Based on industry trends, Eastbridge coined the term “groupification” more than 15 years ago to describe the underlying direction of the voluntary industry. We wrote about two general concerns with the otherwise positive implications of groupification.
First, it seemed to imply an increasing commoditization of product forms, suggesting increasing price competition and margin pressures. Secondly, we discussed the possibility of increased takeovers.
Back then, individual platform sales were the dominant product. Today, excluding one major carrier, 72 percent of new premium in 2012 came from group products.
But takeovers have grown dramatically, too. Before 2005, takeovers were at such a low level that their impact was negligible. By 2012, they represented 45 percent of all new sales. Many of these cases increase value through improvements in product design and more aggressive pricing. But many others represent the fact that some brokers are using “shopping” as their primary value proposition to their employer clients and may add little or no value. And looking at their individual business patterns, it appears that some of them don’t know how to sell any other way.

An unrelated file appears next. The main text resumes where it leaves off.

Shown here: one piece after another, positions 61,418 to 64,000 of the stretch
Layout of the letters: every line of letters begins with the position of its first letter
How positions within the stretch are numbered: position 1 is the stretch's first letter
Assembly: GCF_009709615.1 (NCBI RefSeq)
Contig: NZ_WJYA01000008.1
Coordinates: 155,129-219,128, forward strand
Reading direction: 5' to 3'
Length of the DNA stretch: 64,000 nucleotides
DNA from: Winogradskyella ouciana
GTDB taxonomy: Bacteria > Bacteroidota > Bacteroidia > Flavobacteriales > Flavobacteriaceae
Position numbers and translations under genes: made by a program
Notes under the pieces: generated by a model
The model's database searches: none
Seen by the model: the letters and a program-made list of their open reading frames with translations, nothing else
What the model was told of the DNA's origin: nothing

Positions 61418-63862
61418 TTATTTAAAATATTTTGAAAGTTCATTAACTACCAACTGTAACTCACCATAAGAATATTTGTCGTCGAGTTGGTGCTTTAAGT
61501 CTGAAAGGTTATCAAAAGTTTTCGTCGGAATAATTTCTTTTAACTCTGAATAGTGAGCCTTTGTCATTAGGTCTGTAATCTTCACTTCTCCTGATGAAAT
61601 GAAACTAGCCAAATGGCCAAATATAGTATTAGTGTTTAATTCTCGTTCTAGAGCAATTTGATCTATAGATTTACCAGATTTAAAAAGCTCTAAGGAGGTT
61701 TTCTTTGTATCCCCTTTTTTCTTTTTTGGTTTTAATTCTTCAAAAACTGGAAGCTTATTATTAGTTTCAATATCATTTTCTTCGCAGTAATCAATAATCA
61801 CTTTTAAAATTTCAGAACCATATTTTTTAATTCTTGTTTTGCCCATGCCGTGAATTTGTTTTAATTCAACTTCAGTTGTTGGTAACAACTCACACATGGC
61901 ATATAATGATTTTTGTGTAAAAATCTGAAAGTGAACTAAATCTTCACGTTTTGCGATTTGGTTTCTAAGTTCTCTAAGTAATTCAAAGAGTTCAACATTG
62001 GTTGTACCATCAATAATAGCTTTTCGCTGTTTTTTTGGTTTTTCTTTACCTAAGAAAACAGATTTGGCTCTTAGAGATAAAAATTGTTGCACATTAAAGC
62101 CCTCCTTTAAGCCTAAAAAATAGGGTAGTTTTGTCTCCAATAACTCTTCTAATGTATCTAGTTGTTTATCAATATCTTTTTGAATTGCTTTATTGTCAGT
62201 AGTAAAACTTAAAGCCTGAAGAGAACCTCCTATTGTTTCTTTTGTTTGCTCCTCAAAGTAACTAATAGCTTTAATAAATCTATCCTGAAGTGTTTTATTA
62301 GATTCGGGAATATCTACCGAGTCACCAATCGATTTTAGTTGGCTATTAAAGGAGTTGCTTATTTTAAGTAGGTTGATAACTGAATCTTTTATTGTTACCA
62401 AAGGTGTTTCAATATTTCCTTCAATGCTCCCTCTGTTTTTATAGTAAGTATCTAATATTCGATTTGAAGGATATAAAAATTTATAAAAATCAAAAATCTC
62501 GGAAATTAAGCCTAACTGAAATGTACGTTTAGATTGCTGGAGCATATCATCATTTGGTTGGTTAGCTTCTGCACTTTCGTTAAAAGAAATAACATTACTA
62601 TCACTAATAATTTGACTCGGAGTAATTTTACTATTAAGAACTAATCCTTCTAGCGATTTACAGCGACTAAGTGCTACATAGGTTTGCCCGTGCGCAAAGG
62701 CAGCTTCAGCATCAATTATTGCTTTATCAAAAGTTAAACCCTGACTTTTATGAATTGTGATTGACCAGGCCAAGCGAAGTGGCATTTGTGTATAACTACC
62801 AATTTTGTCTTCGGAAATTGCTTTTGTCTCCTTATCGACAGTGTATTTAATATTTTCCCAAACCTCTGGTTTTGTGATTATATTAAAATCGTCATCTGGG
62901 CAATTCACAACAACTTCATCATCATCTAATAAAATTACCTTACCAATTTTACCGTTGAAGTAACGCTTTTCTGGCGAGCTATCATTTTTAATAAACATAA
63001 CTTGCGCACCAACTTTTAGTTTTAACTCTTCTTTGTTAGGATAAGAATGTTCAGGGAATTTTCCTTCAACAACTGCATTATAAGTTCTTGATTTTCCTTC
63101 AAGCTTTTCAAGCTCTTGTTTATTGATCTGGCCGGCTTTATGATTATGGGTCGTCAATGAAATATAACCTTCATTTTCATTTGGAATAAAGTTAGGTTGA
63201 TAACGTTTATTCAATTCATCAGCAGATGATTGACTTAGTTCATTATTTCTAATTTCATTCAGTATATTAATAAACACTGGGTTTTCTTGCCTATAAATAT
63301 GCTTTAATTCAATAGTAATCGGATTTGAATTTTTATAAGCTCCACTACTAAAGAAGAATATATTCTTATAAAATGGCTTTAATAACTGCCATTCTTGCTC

On the one hand, takeovers that don’t add value may look like a potential problem (reducing margins) as more carriers work to accommodate and encourage takeovers. On the other, it may represent an opportunity for those brokers to become more adept at needs-based selling and build their book by meeting new needs rather than simply replacing existing plans. This is worth further discussion.